Continuing to Move Toward Sustainability and Preservation

Sustainability is the capacity to endure. Sustainability embodies stewardship and design with nature. Historic preservation is an endeavor that seeks to conserve and protect buildings, objects, landscapes or other artifacts of historic significance. According to the National Trust for Historic Preservation, historic preservation can – and should – be an important component of any effort to promote sustainable development. The conservation and improvement of our existing built resources, including re-use of historic and older buildings, greening the existing building stock, and reinvestment in older and historic communities, is crucial to combating climate change.

Wege Center for Sustainable Design

When the restored old Federal Building opens in 2012, Kendall College of Art & Design will have finalized its sustainability plan, the cornerstone of which will be the Wege Center for Sustainable Design, made possible by a $1 million gift from philanthropist Peter Wege. That plan calls for an integrated, whole-systems approach to sustainability in art and design education, a wholly revamped look at how the college approaches preparing future leaders.

“Over the past year or so, the college has been evaluating and revising its processes and practices relative to sustainability, engaging in an evaluation of its current practices and the potential for enhancing those practices,” said Kendall President Oliver Evans. “The decision to establish a Center for Sustainable Design in the Federal Building has provided a further opportunity to build upon the work. Within an institution dedicated to art and design, a commitment to sustainability must be a part of the academic programs, but its presence in those programs must reflect the college’s entire commitment to sustainability.”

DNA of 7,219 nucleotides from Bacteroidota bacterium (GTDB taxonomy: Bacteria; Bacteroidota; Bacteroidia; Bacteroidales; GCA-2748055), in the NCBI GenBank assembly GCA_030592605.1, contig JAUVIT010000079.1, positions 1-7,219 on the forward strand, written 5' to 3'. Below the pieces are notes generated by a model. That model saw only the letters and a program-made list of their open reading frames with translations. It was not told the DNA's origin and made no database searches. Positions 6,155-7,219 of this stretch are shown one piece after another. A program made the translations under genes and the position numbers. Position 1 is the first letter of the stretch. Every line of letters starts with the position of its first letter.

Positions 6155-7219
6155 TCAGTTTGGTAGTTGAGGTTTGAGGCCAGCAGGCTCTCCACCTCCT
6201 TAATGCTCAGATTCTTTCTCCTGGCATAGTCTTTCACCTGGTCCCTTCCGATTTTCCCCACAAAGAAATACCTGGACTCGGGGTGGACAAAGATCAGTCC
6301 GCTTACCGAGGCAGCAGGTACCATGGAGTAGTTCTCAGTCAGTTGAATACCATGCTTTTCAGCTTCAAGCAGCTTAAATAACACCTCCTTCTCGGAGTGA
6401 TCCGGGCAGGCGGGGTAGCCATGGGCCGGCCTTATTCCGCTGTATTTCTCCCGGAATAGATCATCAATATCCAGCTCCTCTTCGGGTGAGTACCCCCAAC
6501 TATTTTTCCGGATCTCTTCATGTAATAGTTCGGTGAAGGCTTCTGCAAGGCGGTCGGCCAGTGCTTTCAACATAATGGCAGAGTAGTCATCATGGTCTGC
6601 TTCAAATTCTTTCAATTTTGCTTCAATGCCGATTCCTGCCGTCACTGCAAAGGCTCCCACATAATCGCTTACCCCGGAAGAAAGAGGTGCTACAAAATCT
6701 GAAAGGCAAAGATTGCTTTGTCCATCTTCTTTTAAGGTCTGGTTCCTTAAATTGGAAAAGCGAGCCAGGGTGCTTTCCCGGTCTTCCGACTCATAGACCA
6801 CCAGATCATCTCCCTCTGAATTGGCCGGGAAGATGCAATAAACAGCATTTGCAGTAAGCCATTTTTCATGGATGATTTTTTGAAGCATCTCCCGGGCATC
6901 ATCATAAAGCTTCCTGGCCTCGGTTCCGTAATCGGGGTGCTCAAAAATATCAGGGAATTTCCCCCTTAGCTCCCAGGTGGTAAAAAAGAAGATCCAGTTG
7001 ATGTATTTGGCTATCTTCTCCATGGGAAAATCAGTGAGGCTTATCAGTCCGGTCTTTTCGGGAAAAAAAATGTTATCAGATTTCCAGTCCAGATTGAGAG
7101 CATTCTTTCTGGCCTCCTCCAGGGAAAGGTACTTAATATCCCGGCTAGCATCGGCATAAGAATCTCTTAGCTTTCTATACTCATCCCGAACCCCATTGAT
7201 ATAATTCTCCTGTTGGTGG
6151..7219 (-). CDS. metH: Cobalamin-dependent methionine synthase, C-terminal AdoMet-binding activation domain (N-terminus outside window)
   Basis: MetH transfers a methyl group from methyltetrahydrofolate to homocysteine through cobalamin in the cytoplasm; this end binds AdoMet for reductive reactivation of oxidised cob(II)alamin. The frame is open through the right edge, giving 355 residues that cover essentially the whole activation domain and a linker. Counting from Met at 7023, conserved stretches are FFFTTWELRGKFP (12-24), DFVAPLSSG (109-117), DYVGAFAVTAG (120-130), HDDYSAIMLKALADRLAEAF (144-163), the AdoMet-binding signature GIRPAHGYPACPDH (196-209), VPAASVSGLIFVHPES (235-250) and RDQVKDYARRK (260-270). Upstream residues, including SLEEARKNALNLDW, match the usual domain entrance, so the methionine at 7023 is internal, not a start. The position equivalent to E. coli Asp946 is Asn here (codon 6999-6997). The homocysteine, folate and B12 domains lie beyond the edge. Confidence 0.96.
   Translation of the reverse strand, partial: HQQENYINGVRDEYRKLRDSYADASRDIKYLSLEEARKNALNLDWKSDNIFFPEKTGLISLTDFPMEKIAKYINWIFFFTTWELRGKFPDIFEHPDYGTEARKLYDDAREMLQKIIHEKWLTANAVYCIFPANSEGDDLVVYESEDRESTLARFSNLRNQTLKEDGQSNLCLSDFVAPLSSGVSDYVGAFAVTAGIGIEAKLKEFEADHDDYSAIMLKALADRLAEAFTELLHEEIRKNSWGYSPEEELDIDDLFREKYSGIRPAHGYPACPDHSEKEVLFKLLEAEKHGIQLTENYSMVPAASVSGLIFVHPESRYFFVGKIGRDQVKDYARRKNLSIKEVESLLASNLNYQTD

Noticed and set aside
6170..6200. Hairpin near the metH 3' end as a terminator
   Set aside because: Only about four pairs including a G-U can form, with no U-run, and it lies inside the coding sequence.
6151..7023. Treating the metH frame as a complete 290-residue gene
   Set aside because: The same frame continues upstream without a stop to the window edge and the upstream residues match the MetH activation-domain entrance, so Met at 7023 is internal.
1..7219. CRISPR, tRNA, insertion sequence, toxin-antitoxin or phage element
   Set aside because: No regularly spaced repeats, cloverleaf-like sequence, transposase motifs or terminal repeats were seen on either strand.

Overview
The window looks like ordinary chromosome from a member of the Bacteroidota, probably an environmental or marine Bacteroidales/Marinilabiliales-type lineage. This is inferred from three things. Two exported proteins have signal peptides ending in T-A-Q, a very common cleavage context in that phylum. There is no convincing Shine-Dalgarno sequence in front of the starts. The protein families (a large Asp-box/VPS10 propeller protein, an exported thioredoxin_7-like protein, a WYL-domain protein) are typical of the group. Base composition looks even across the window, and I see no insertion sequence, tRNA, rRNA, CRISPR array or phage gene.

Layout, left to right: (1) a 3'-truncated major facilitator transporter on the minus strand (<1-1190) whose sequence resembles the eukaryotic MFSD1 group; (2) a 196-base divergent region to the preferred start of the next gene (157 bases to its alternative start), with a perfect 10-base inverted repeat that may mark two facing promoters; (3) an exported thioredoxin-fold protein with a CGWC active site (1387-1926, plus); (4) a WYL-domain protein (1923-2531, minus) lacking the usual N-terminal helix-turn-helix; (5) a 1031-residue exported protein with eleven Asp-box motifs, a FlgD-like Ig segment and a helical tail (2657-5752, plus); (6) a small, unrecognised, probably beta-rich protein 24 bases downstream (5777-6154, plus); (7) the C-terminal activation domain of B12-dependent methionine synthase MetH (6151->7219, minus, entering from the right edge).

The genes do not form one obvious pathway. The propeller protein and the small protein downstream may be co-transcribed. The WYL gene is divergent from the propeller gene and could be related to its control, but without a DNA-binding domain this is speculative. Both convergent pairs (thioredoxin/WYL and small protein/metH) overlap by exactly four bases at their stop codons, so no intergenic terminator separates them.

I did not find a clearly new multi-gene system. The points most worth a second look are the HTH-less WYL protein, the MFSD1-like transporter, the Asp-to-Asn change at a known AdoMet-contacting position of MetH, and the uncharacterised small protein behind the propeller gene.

Furniture Design Chair Gayle DeBruyn has helped shepherd the college through the evaluative process on how sustainability fits within the organization. “ It’s a process that started first in the classroom and required buy-in from the students before spreading throughout the organization. The students have pushed Kendall to consider becoming a climate-neutral campus, helped establish baseline metrics for a greenhouse gas inventory from 2009 to 2010, and piloted a test run of Recycle Mania,” DeBruyn said. Because of their efforts, Evans will also sign the American College & University Presidents’ Climate Commitment.

“Oliver has been encouraging me to bring this into the classroom at a student level. It was really quite strategic. We’ve been graciously welcomed to the collegiate community to look at how we might move forward and at our core competencies – the things we bring to the region that are unique in design and fine art – and how we can strengthen what has been done from a collegiate, government and business level,” DeBruyn said.

Ferris State University President David Eisler said, “I can’t see a future for Kendall offering design degrees without sustainability built into it.” Moreover, he said he could envision no better embodiment of Kendall’s sustainability aspirations than to renovate and reuse the historic Federal Building.